Keefe Toastmasters trophiesThese are some of the trophies that I’ve won in various contests since joining Toastmasters. When I began to compete, these trophies were the prime motivator for me. I wanted one in every contest I entered, and the one I wanted most was the first-place trophy!

Now as a more seasoned speaker, I understand something that some of my Toastmasters peers told me years ago. The value of entering competitions isn’t the hardware you might acquire. It’s the personal growth that you obtain in the effort and experience.

In Toastmasters, and in other areas of our lives, we compete against ourselves, not against each other. When we compete against someone else, we focus energy on ways to “overcome” that person. To “one-up” them. Perhaps to belittle or beat them down in a fruitless effort to make ourselves look or feel better than them.

That is selfish and self-centered thinking that, in its extreme, is destructive to relationships and self-esteem.

When we compete against ourselves, we focus energy on ways to overcome past mistakes and obstacles that achieved a certain result. By learning from our mistakes and exploring ways to overcome those obstacles, we improve and move forward.

I can compete against myself and still support and cheer for someone else who is in the same “arena” as me. That is part of the reason why some teams succeed; each member works to do his or her best, while supporting each others’ efforts.

Another key is that, by not considering others as my “competition,” I remain open to learning from them, which can provide insights and ideas that I otherwise wouldn’t think by myself. That is the another reason why some team succeed; each member remains teachable and absorbs lessons from the experience and perspective of fellow teammates.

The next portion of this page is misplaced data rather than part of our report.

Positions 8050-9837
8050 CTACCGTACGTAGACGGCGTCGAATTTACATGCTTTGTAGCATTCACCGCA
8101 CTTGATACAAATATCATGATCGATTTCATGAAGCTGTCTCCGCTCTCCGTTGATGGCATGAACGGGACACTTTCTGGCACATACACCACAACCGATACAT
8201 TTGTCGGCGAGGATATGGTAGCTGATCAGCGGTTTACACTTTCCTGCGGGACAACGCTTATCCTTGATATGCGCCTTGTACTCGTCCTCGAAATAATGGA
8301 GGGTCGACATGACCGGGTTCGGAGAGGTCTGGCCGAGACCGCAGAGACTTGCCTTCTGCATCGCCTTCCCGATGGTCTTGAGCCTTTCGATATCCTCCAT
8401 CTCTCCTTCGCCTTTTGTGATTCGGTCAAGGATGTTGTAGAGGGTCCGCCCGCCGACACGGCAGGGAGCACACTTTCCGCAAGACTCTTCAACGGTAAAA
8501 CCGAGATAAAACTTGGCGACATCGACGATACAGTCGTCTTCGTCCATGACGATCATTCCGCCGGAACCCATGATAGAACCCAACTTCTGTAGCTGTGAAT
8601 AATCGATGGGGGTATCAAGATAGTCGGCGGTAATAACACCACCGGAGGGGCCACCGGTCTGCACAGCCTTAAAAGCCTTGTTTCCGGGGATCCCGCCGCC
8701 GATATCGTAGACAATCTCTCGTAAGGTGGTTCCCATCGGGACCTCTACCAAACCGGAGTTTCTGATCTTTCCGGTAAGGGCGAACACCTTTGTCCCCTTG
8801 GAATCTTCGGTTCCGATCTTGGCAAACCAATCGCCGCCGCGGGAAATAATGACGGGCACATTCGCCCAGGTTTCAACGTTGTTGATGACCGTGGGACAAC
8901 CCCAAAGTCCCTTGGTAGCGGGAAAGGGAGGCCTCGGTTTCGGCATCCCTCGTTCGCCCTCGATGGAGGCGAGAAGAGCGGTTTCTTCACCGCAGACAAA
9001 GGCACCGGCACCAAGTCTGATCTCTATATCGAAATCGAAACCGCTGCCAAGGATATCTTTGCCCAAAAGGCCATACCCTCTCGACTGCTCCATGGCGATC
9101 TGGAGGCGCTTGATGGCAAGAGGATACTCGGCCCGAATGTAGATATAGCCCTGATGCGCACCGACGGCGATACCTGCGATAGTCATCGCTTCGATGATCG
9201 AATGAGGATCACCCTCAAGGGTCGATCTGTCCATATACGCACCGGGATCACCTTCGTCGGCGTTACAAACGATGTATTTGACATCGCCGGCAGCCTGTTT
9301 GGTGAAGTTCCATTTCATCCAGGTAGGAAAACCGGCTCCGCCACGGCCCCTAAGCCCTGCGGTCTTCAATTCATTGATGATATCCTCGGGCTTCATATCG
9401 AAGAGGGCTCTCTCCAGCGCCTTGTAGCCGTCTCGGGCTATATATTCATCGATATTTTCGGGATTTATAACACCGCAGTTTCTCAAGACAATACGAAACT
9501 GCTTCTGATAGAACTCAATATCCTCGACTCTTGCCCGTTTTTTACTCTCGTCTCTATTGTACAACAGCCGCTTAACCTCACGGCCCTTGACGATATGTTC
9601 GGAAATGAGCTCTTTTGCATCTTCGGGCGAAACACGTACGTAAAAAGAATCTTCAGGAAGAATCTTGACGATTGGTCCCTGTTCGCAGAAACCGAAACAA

Early on, I didn’t work with other Toastmasters when I wrote and delivered my speeches in contests. I was competitive to a fault, and my speaking and delivery skills suffered–even when I occasionally took first place.

Today, I practice my speeches in Toastmasters meeting attended, in part, by people with whom I will share the stage at speech contests. We offer each other pointed, practical suggestions and encourage each other to do our best.

Each of us still wants to take home the trophy, of course. But I can say, for myself, that I have peace when I deliver a speech as well as I possibly could—even if someone else’s speech and delivery is rated higher that day by the judges.

And I can applaud my fellow contestants enthusiastically, because they, like me, know that the person they are competing against is themselves.

If you would like me to address your group or organization on the topic of teamwork, competition, speaking skills or a related topic, contact me.